Why do wine cellars develop moisture and condensation issues?
To keep wines at their ideal temperature, custom wine cellars are typically built to include climate control functionality to keep temperature and humidity in balance. There are times, however, when wine cellars still develop moisture issues, including condensation and fogging. Why do wine cellars develop moisture and condensation issues, and how can you fix the problem?
What is a climate control system?
Climate control is a very important functionality for any wine cellar. Maintaining the correct temperature and humidity level in a cellar will preserve your wine collection until it has reached its optimum age for consumption. When it comes to climate control systems, there are several options based on individual needs and the design of the wine cellar:
- Ducted system – ducted systems are very versatile and their design allows for easy installation and maintenance in both commercial and residential wine cellar settings while providing ideal temperature and humidity control.
- Split system – split systems offer outstanding air distribution and temperature control. The extremely quiet and virtually vibration-free system offers maximum flexibility in system location and wine cellar designs.
- Through the wall – through the wall cooling systems are great for small to mid-sized cellars, offering excellent airflow and maintaining optimum temperature and humidity.
- Humidifiers – humidifiers are designed to increase humidity levels in commercial or residential wine cellars of all types and sizes.
What exactly is condensation?
Condensation happens when warm, moist air comes in contact with cooler surfaces. A typical sign is when water that collects as droplets on a cold surface when humid air is in contact with it.
Condensation on the outside of a wine cellar vs. on the inside of a wine cellar.
If you’re experiencing condensation forming on the outside of your wine cellar, that means that the cold inside is somehow getting to the surface of your door. As a matter of fact, the main reason you get condensation in a wine cellar is if the wine system is pulling in air from the outside space. Presuming that there haven’t been any changes in temperature and humidity in the room that the wine cellar is in, and that the wine cellar itself isn’t getting too cold, it could mean that the seals around the door are leaking. If you’re seeing moisture, including condensation and fogging, on the inside of your cellar, it could be a caused by a significant change in the room temperature where the wine cellar resides, or you may have issues with your climate control system; specifically, your humidifier.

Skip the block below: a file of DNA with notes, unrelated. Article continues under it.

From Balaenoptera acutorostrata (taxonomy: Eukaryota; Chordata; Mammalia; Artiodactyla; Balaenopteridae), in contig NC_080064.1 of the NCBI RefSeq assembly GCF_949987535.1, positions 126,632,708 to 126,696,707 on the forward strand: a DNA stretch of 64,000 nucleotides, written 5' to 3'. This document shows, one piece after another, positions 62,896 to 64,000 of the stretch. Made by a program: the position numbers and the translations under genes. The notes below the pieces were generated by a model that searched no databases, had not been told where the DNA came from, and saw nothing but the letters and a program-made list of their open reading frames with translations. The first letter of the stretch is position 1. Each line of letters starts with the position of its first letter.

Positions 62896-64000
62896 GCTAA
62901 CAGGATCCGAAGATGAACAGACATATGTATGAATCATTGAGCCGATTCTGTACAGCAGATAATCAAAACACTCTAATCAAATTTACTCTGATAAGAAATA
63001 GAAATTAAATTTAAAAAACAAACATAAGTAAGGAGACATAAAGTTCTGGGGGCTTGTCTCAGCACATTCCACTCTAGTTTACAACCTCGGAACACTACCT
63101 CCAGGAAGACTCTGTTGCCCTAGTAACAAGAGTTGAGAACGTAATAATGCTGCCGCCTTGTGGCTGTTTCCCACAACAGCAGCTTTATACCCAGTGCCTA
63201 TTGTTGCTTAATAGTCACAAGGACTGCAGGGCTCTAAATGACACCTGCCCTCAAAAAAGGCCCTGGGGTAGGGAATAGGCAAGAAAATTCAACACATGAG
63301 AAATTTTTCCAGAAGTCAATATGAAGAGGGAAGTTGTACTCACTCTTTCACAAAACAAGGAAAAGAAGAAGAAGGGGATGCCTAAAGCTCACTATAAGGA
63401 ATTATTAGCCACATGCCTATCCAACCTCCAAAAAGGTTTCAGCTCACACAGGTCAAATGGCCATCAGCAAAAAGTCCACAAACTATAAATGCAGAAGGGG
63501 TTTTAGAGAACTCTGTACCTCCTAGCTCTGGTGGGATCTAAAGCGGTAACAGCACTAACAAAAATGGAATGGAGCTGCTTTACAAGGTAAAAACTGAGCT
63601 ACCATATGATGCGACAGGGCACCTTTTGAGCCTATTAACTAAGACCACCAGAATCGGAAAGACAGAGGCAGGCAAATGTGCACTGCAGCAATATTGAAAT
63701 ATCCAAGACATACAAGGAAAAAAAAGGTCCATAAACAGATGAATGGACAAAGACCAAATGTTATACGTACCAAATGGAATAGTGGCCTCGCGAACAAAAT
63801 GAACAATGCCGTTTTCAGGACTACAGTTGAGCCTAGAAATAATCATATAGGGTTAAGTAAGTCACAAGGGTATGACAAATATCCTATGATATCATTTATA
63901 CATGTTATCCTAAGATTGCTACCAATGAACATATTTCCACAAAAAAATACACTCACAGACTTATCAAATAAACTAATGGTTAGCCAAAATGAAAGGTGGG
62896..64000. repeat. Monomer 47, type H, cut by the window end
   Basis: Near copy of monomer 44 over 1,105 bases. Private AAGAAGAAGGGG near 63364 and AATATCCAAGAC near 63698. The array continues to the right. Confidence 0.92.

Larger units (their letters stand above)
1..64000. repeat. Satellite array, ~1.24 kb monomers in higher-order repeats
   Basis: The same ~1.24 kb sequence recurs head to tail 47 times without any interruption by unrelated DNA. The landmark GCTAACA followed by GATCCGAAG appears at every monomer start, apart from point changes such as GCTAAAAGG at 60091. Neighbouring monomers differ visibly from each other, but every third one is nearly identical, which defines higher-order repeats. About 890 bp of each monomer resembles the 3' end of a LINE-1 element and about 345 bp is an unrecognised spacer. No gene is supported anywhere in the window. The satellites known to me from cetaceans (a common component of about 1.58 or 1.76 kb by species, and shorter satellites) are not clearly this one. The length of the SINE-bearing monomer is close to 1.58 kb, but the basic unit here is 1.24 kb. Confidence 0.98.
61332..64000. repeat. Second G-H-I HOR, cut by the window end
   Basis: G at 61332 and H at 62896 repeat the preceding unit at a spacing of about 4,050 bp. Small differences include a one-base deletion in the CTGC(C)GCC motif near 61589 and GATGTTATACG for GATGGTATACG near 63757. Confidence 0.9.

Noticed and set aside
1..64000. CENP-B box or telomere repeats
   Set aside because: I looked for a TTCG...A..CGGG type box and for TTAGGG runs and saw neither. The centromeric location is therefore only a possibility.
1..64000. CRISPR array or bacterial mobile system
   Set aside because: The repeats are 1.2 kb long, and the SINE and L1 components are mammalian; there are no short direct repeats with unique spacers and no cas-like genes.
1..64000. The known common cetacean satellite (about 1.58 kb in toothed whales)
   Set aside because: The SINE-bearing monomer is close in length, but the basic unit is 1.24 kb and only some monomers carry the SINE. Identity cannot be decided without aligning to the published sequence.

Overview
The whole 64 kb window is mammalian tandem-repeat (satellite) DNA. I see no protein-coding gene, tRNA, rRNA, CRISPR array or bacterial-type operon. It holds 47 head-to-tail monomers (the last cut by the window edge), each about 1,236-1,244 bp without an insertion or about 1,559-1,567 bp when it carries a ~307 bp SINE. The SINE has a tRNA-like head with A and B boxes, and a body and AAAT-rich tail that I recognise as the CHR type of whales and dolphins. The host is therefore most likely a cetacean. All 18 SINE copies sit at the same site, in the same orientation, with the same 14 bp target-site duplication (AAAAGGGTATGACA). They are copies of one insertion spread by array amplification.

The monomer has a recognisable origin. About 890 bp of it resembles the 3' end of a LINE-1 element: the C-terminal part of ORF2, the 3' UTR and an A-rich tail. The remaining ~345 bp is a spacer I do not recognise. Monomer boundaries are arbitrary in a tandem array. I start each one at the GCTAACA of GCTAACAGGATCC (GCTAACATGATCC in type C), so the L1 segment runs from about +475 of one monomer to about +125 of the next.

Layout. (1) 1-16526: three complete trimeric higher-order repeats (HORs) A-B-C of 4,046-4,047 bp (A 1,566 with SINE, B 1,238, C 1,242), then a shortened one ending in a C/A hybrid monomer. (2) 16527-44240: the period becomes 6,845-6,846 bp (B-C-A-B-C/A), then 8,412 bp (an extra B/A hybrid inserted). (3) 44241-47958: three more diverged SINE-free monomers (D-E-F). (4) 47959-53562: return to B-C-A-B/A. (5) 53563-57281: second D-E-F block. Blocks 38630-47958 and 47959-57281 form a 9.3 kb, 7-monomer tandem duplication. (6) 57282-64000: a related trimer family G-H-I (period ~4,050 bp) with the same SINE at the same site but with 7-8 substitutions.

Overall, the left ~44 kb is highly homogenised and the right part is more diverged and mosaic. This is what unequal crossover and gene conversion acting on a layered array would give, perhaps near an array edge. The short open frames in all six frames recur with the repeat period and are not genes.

What can be done about wine cellar condensation issues?
If your wine cellar is experiencing moisture issues and you’re not sure what the cause is, the first step is to contact a wine cellar cooling services expert. They can come out and determine what is causing the condensation and suggest ways to remedy the situation. If you don’t currently have a climate control system, they will likely suggest that one be installed. If you do have a cooling system, they can inspect the system, including fans and motors, check for refrigeration leaks, and clean the condenser coil and filter. They can also inspect the wine cellar itself to ensure that there are not construction issues causing condensation. Excess condensation can occur when a wine room is not well sealed. In addition, one of the most important things is proper insulation and a vapor barrier.
Under unusual circumstances, your wine cellar may temporarily become more humid or retain more moisture than usual, such as excessive entering and exiting of the cellar, which can impact the temperature and humidity level in the wine room. However, if that is not the case, it’s best to call in a wine cellar professional to ascertain what the issue is and resolve it.